March 11, 2015

9 Min Read
Better bagging transforms Better Made



Better Made potato chip bags

Better Made Snack Foods is one of America's oldest potato chip manufacturers. The company's formula for success has been to maintain its original standards for high product quality. Demand for its brand name and private label snacks is now higher than at any time since the company fried its first chip in 1930. 

That growth recently prompted Better Made to find a better way to season and package its potato chips and sticks.

Mike Schena, president/COO at Better Made, recalls, "Our old conveyors were too noisy. Our old seasoning tumblers and bag-makers limited production output. And our product handling system could barely move the output of one 3,200 lb/hr fryer. It was so overloaded we'd have chips spilling onto the floor." 

For potato chips and sticks alone, Better Made runs up to 20 different bag sizes and 14 types of seasonings with four or five changeovers per shift. "We had to run some products several times a week, which made order scheduling incredibly complicated," Schena explains.

Luckily, a better system was readily available. "We conducted our own industry survey and Heat and Control was the company others kept recommending," Schena says, "For our needs, Heat and Control's FastBack and Ishida system was the best choice because of its efficiency and product delivery without broken chips. Heat and Control's history of installing complete systems was also very encouraging." 

Many machines, single system
The new, integrated operation—installed at Better Made's plant in Detroit, MI, in September 2011, and which represents a portion of the facility's output—is composed of: 

• Four integrated Ishida weighers and bag-makers;
• FastBack on-machine seasoning and Revolution product distribution systems;
• An ITM-Plant iT control and manufacturing execution system (MES);
• A modular Rapid Deployment packaging platform.



Better Made bagmakers

"To achieve the highest level of quality and productivity for Better Made, equipment for the entire on-machine seasoning and packaging room was designed to behave as a single cohesive system, and not just a room full of individual unit operations," explains Blake Svejkovsky, product handling systems manager at Heat and Control. 

"The product demands of each weigher/bag-maker are continuously communicated to the FastBack conveyors and Revolution distribution gates through a sophisticated Revolution DF Control system," Svejkovsky says. "This assures each weigher/bag-maker never has to wait for the product and can run continuously. In addition to producing very accurate bag weights, this allows the on-machine seasoning system, weighers and bagmakers to operate for longer uninterrupted periods. That improves overall seasoning and product quality without missed cycles or overweight bags."

That's certainly true at Better Made, where Schena says the longer uninterrupted product runs have greatly improved efficiency. Seasoning tumble drum "on" time now averages 5 to 10 minutes, he says, adding that the previous seasoner stopped and started every few seconds.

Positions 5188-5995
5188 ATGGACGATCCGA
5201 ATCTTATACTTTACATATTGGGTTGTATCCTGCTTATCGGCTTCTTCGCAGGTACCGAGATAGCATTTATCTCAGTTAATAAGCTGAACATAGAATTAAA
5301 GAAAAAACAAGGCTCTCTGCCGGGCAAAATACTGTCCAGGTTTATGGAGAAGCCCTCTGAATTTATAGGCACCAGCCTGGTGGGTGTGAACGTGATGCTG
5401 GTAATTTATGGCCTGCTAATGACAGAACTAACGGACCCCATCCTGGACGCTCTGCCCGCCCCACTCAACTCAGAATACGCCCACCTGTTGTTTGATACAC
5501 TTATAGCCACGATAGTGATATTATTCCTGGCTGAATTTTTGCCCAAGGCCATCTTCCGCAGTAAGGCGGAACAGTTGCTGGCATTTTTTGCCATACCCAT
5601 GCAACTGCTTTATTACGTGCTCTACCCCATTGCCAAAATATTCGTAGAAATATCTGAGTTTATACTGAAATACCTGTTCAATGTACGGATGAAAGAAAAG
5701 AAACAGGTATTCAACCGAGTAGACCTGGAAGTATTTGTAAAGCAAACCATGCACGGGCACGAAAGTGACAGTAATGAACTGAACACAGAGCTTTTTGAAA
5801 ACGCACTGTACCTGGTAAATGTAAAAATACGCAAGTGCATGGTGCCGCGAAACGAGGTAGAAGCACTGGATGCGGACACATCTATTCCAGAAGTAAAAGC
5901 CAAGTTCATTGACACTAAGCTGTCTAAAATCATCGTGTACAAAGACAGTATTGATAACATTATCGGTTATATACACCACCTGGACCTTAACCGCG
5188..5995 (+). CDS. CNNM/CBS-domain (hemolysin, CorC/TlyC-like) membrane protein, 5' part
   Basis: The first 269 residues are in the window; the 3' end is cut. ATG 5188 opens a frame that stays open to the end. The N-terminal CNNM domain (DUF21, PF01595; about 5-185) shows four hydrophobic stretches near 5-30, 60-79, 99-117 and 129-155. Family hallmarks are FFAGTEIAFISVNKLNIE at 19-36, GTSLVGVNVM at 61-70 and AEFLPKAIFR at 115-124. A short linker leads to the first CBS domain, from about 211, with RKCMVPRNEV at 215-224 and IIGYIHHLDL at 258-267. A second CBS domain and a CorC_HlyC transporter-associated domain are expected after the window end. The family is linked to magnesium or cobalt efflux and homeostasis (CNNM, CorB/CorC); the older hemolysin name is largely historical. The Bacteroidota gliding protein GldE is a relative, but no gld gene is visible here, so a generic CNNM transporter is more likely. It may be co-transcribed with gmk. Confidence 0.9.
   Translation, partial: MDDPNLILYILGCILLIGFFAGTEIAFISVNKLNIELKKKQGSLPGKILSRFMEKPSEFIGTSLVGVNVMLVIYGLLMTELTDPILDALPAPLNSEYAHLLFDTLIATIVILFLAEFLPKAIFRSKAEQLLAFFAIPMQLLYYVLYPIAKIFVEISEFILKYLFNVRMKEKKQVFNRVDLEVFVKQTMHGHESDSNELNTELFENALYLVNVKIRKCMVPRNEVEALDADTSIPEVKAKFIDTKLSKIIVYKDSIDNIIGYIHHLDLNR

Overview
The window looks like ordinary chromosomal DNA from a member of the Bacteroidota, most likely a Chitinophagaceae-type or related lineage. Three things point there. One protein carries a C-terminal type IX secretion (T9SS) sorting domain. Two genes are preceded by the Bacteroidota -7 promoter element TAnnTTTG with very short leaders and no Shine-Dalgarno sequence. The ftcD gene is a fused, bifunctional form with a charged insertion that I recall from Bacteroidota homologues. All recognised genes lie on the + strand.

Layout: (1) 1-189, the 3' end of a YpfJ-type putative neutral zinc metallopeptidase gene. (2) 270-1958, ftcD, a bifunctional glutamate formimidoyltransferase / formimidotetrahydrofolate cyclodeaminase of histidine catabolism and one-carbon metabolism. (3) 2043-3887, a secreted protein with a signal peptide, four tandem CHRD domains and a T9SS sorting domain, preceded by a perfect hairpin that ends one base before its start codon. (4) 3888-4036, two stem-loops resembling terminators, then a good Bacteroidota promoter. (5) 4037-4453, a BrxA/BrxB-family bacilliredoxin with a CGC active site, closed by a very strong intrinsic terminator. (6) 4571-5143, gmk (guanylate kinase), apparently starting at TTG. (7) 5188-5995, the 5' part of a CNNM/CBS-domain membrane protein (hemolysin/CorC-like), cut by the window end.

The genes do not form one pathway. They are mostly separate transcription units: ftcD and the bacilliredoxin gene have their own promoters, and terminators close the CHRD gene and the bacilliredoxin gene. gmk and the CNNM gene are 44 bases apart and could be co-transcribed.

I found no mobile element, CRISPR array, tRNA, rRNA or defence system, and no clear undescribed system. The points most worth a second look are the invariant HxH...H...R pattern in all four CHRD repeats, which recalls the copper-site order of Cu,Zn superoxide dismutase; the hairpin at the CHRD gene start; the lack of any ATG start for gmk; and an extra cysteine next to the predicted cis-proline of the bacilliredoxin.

In addition to providing greater seasoning uniformity and bagmaker efficiency, Schena discovered that longer runs also improve operating effectiveness in other ways. "Longer production runs are allowing us to revisit our scheduling practices because we can now run the same product fewer times each week to meet orders," he notes.



Better Made seasoners weighers

"The spice applicators are so effective. You get 100 percent coverage, beautiful looking. And it has reduced the waste spice by 30 percent already," Schena adds. 

A different flavor can be applied at each of Better Made's four weigher/bag-makers. "Load cells accurately measure seasoning delivery to maintain consistent coverage and application rates," says Heat and Control's Svejkovsky, adding that "the seasoning-to-product ratio is the tightest in the industry thus reducing seasoning usage and improving product quality." 

To realize all of the system's advantages, Svejkovsky says, it also must be easy for operators to run, clean and change over. To accomplish this, Better Made chose to upgrade the line control system to Heat and Control's ITM-Plant iT, an all-in-one software package with pre-loaded control code, OIT code and MES services. "The system allows us to monitor line performance in real-time and make adjustments remotely without having a service call," Schena says. 

"It has reduced the guessing. ‘What do you think it is? Is it this? Is it that?'" Schena continues. "It's a great asset to have because you don't know if it's electrical or air; it can be any number of things. With this, you know immediately where the problem is. And they can tell you what the solution is."

Chris Farver, controls and information manager at Heat and Control, recalls, "We were able to view real-time and historic trends for the line from 1,300 miles away and successfully address a set-up issue."

Learning how to use the line control system wasn't difficult, according to Schena. "Every generation of machines gets more sophisticated and requires learning different skills, but they also get easier to operate," he says.

Going with the flow
Better Made uses 50 million pounds of potatoes each year. Its four fryers deliver a total of 8,400 lbs per hour of finished potato chips and sticks. Distribution of the volume to the four new seasoning and packaging systems is managed by a FastBack Revolution conveyor system.